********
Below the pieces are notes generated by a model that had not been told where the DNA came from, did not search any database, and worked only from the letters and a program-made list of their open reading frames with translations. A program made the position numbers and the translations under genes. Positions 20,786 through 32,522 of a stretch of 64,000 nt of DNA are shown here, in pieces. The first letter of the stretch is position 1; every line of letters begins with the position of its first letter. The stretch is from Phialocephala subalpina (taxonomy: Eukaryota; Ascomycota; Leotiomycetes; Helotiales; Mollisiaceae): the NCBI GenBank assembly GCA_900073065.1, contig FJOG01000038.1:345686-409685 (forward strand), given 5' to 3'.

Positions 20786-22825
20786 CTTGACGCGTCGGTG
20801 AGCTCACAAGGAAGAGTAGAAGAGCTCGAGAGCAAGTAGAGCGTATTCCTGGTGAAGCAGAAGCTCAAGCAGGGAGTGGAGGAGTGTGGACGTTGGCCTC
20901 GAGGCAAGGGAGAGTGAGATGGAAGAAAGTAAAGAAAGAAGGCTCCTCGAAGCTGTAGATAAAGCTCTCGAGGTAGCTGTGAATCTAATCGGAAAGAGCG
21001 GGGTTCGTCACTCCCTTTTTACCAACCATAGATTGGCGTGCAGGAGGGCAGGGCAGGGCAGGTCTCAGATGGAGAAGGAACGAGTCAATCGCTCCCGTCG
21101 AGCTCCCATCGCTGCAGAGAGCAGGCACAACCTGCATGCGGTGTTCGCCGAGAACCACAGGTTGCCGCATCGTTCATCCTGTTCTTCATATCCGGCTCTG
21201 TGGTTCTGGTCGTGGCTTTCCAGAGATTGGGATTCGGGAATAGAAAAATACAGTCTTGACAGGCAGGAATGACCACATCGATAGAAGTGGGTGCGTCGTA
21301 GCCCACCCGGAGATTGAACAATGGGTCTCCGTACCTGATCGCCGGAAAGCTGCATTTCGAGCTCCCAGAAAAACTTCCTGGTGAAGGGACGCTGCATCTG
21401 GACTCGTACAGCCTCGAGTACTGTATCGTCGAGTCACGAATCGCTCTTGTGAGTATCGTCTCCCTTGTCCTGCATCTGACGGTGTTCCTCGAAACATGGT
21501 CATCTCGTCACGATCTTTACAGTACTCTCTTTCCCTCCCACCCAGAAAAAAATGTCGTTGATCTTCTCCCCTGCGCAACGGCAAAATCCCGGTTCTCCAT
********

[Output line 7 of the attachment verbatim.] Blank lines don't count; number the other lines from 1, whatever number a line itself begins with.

21101 AGCTCCCATCGCTGCAGAGAGCAGGCACAACCTGCATGCGGTGTTCGCCGAGAACCACAGGTTGCCGCATCGTTCATCCTGTTCTTCATATCCGGCTCTG